Shield Yourself from Fraud

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The Canadian Marketing Association (CMA) wants to help prevent fraud. As a long-standing member of the Competition Bureau's Fraud Prevention Forum, we educate Canadians on how to recognize, report and stop fraud.

Your best defense against becoming a victim of fraud is through awareness and education. This page is dedicated to helping consumers be more aware so you can protect yourself. We encourage you to share this information to help others avoid fraud.

The first step in avoiding becoming a victim of fraud is to be alert and avoid common scams. Here are the top things to watch for:

  • The deal sounds too good to be true.
  • Someone tells you that you've won a prize in a contest that you don't recall entering.
  • You are told that in order to claim your prize, you need to send in some money (e.g., to pay for taxes, shipping or processing). 
  • Someone wants to pay you by cheque for items that you selling online.
  • You are asked to make a donation to a charity that is unknown. 
  • You are pressured to accept a promotion. For example, you are told: "Today is the final day of this promotion, so you must act now."
  • A caller offers to come to your home for a free demonstration or wants to send someone over to your home pick up your cheque.
  • You are asked for your banking information.
  • You are asked to call a 1-900 number. Be careful, there is always a charge to call a 1-900 number.
  • The person calling refers to you by your first name and asks you a lot of personal or lifestyle questions, such as where you work, how often your children visit, or what type of hobbies you have. 
  • You are told that you must make a purchase to enter a contest - a practice that is not legal in Canada.

Fraudsters can be very clever and persuasive. Stay vigilant so you do not fall for their tactics. Below are some of the most common scams you need to avoid.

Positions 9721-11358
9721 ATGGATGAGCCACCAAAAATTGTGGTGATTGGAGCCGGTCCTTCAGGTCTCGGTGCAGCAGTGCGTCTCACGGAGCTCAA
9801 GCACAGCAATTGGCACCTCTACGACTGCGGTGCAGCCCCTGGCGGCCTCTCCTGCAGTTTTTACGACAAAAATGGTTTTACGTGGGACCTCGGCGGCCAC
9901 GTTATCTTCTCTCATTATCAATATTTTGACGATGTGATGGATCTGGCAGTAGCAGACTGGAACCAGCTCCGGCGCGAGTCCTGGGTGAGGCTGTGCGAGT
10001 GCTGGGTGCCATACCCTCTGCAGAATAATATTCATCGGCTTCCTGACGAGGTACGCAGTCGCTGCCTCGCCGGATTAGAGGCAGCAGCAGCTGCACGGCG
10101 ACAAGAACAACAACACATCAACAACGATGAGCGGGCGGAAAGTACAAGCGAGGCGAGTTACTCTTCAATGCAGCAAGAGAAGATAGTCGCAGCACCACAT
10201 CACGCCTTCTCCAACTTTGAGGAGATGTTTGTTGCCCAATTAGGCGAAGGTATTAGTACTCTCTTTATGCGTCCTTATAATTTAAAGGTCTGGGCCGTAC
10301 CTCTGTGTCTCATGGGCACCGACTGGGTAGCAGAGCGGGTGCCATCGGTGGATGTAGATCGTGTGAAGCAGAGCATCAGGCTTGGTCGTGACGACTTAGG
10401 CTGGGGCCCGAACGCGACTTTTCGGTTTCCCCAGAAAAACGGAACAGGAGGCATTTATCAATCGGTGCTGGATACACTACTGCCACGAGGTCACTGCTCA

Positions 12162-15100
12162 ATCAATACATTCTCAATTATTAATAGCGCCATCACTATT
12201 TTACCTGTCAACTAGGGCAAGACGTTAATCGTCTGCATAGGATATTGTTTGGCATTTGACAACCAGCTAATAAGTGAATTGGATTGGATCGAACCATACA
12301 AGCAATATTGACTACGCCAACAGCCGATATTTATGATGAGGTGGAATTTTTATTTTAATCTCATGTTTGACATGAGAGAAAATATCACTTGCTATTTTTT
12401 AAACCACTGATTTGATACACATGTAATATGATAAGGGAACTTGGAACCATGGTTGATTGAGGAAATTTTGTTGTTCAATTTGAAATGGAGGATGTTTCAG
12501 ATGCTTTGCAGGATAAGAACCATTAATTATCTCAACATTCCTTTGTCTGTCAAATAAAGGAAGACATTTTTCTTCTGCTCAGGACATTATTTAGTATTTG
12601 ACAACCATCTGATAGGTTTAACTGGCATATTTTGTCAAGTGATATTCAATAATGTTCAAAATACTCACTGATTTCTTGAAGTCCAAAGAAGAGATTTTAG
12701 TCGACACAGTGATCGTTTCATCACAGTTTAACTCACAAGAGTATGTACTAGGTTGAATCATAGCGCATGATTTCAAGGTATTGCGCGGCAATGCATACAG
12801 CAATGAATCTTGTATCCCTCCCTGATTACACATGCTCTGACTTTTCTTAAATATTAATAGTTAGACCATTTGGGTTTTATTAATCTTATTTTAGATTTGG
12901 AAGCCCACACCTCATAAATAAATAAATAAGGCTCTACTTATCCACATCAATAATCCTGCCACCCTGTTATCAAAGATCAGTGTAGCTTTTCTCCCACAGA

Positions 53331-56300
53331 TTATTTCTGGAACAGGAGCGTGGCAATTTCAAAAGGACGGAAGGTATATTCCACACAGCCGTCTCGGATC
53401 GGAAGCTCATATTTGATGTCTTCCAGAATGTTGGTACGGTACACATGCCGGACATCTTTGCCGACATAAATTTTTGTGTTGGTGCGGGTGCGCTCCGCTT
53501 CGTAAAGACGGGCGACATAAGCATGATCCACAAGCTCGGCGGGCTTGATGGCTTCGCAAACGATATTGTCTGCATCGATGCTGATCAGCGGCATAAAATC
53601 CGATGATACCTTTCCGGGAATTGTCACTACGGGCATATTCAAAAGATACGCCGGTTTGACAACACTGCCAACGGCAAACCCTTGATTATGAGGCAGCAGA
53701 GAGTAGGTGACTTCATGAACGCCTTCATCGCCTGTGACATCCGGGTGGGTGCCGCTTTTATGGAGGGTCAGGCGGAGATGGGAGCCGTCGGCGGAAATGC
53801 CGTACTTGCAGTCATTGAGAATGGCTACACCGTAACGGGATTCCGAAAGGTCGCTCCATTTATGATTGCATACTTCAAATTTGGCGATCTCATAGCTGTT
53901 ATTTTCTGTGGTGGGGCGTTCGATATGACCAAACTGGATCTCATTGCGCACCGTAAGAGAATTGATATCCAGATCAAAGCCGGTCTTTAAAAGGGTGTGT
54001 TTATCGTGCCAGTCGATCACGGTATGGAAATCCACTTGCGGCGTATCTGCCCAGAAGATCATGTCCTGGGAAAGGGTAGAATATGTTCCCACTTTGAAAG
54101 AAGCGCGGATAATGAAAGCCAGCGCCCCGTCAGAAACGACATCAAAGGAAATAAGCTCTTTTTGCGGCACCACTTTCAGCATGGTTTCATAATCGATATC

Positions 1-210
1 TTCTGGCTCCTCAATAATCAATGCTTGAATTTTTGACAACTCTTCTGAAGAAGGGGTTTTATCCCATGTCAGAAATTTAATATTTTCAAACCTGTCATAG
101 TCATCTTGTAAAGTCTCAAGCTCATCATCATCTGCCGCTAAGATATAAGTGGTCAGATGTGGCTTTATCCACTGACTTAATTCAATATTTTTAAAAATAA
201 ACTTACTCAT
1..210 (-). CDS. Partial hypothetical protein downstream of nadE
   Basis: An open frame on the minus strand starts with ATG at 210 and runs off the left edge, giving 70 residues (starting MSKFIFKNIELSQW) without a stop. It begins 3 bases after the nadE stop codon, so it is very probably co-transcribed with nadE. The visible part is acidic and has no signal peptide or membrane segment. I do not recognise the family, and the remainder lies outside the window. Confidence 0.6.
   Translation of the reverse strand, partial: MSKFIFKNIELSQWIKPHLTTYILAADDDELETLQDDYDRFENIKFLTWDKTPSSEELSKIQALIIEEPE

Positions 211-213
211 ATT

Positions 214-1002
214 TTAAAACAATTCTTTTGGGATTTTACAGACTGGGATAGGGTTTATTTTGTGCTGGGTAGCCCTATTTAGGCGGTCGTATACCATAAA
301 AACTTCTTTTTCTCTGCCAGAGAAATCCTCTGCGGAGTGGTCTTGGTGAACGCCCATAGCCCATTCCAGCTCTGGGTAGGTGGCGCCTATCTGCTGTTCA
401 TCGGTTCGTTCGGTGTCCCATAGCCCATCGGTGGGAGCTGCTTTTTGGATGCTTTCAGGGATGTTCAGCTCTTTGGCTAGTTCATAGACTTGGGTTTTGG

• Imposter - An individual claims to be a government official, someone you know like a family member, tech support, a senior member of the company you work at etc.
    • Offer from government agencies to reduce the amount of money that you owe. This is especially suspicious if you did not put in a request for financial relief.
    • Texts from unrecognized numbers with open ended questions that alludes to a connection with you. The texts will ask about your day, if you still use your phone number or to click on a link to confirm a reservation.
  • Advance fee - AI scammer claims you have been approved for a loan, have won a lottery or contest, but in order to receive the funds you need to first pay a fee.
  • Subscription traps and deceptive free trials - Always read the fine print, terms and conditions carefully, as you may be charged more after the trial period ends. You may need to contact your bank or credit card company to stop payments.
  • Spoofed websites - Do not open links from untrusted sources. Ensure you check the website URL for anything that may be out of the ordinary, like an accent on a letter or the misspelling of the company name.
  • Cheque deposit and overpayment - Do not deposit cheques from unexpected sources and do not refund any excess funds prior to verifying the authenticity of the request.